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7 October 2021AmericasMuireann Bolger

LSPN Live: ‘Unimpressive’ Arthrex remedy fuels uncertainty

The unpredictable nature of the US legal landscape has arguably kept IP practitioners on tenterhooks over the past decade.

Landmark rulings such US v Arthrex delivered by the US Supreme Court have exerted a significant impact on the life sciences industry, which is also braced for the upheaval that could be wrought by the proposed Leahy Bill and other legal developments.

These issues were explored in-depth during an LSPN Live session, “ US patent legal landscape outlook: What are the main challenges facing the US patent system and how do we prepare for them?” 

Moderated in an entertaining fashion by Ha Kung Wong, partner at Venable, the session featured the expert insights of Wei Campbell, director and patent counsel at Alnylam Pharmaceuticals and Christine Cochran, assistant general counsel at Astellas Pharma.

The US Supreme Court’s decision in Arthrex and its transfer of greater power to the director of the US Patent and Trademark Office (USPTO) continued to fuel uncertainty, according to the panellists. Since the decision, they noted, the acting USPTO leader, Drew Hirshfeld has yet to approve a rehearing review petition.

Arthrex sensitivities

“I’m not particularly impressed by the process of earmarking for review to the director rather than the Patent Trial and Appeal Board (PTAB) panel,” noted Wong.

“It is unclear what needs to be done to make the director pay attention to a petition. All of the denials so far have been one sentence denial with no explanation as to why. Right now, it seems like it’s a rubber stamp. I’m not sure this is the insight that the Supreme Court was looking for. Is what is in place now, really what the Supreme Court envisioned?” he queried.

Cochran took the view that the Supreme Court had been determined to avoid as much upheaval and change as possible while acknowledging that the interim nature of the acting director position was “creating sensitivities”.

This point prompted the panel to address the issues flagged by tech company Vilox, which in its petition for director review argued that it may challenge the authority of Hirshfeld.

But according to Hong, this strategy was unlikely to meet with success. “Given that the Supreme Court has bent over backwards to see that nothing changes, it is a stretch for them to say that Hirshfeld's decisions have no authority. I don’t see it panning out.”

A pro-business decision

Another landmark case Minerva v Hologic offered a much clearer and positive path forwards for the life sciences sector, contended the panel.

In that case, the US Supreme Court upheld the principle of assignor estoppel, as an  “equitable doctrine that prevents the assignor (or parties in privity with the assignor) of a patent or patent application from later challenging the validity of the patent” but constricted its scope in future cases.

“The ruling was a compromised yet fair decision. The Supreme Court did not abolish it in total but it did narrow it,” noted Campbell, who added that the case would demand more future contractual obligations.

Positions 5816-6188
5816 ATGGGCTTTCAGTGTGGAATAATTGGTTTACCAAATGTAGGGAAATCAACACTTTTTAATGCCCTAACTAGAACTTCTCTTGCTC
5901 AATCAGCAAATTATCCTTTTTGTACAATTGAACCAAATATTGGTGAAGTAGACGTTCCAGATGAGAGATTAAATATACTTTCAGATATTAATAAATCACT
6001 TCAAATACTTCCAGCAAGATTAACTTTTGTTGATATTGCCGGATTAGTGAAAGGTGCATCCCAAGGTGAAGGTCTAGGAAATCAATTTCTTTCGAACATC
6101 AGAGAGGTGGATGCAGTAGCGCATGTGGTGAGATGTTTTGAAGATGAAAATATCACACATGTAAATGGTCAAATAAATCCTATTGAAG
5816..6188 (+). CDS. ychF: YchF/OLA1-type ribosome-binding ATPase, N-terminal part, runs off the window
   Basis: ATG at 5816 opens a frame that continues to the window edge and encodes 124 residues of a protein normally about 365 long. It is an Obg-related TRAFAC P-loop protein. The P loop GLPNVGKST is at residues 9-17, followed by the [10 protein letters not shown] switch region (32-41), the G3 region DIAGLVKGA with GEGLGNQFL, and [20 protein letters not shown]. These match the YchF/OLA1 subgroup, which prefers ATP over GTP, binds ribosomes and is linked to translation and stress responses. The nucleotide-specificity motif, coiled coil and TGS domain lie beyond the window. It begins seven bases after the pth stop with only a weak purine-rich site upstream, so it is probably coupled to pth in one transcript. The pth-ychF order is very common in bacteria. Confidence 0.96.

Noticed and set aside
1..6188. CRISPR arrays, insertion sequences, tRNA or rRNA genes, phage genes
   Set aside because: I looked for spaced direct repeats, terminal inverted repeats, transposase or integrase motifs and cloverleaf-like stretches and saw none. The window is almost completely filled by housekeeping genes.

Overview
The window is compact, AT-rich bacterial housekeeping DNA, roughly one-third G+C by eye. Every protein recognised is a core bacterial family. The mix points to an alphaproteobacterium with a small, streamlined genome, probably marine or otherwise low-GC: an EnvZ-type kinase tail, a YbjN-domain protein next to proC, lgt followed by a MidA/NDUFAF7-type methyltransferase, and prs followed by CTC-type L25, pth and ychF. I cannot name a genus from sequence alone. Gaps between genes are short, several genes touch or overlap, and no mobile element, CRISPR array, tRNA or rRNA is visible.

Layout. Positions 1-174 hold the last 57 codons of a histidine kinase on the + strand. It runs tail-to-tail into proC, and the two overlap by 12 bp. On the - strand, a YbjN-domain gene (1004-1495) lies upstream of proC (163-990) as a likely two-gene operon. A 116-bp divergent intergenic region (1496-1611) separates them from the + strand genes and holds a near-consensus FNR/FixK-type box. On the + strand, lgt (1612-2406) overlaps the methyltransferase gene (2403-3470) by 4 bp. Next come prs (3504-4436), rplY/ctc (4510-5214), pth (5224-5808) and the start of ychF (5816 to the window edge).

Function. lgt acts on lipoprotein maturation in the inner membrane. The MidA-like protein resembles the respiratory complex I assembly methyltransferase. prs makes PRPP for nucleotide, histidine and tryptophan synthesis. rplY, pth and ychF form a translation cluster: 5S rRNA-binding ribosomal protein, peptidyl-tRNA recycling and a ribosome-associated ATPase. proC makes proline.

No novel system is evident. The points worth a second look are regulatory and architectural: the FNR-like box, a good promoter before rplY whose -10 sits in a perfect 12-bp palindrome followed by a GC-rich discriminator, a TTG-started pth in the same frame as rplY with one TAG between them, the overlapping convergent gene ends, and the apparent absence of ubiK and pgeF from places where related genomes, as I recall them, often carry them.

“The purchaser of patents will have to resort to some safeguards, some extra measures, eg by adding in a non-challenge clause to dissuade [inventors] from later challenging the patent’s claims,” she said.

Cochran echoed Campbell’s view that the ruling was a pro-business decision. “We’re looking for certainty because you can’t go back in time and modify an employer contract. The Supreme Court took a reasonable approach.”

The proposed Restoring the America Invents Act, however, met with considerably more criticism, with Cochran dismissing the bill as a “Christmas tree of presents for the tech industry”.

Proposed by Democratic Senator William Leahy, the bill, if enacted, will abolish the PTAB’s power to deny petitions for reasons other than the merits of the case, effectively removing the application of Fintiv factors.

It also confirms that a voluntary dismissal of an infringement action would not preclude a PTAB challenge and requires any decision by the USPTO director to be issued as a separate written opinion.

Leahy Bill ‘risks’ for life sciences

According to Cochran, the bill will create considerable risks for the pharma sector.

“It will create a number of inefficiencies that the USPTO and the courts have worked hard to overcome. The USPTO has achieved some great work in reducing serial and harassing petitions that this legislation would undo. I think the Fintiv factors have been really useful in ensuring that we have a smooth predictable process.”

This bill was an easy approach for Leahy to take in a bid to cement his legacy, according to Cochran. “We all want high-quality patents, we want the processes to be predictable and certain and we want to have some idea before we get started of how we can expect a return on investment. But this is a powerful senator, and he is trying to make himself the darling of the tech industry.”

Campbell took the view that the pharma sector was being unfairly blamed by influential figures such as Leahy for drug price inflation. Additionally, she argued that the industry was being “tried in the court of public opinion” in the wake of a letter issued by the US Food and Drug Administration (FDA) to the USPTO urging more action.

While the letter’s call for more engagement between government agencies was a laudable one, she pointed out that some of the FDA’s solutions were disallowed under US patent law.  “These well-intended suggestions, but I don’t know how, in practical terms, they would play out,” she concluded.

To listen to the session, please visit and register at  LSPN Live. Today is the last day you can register and revisit the three-day conference via the on-demand videos.

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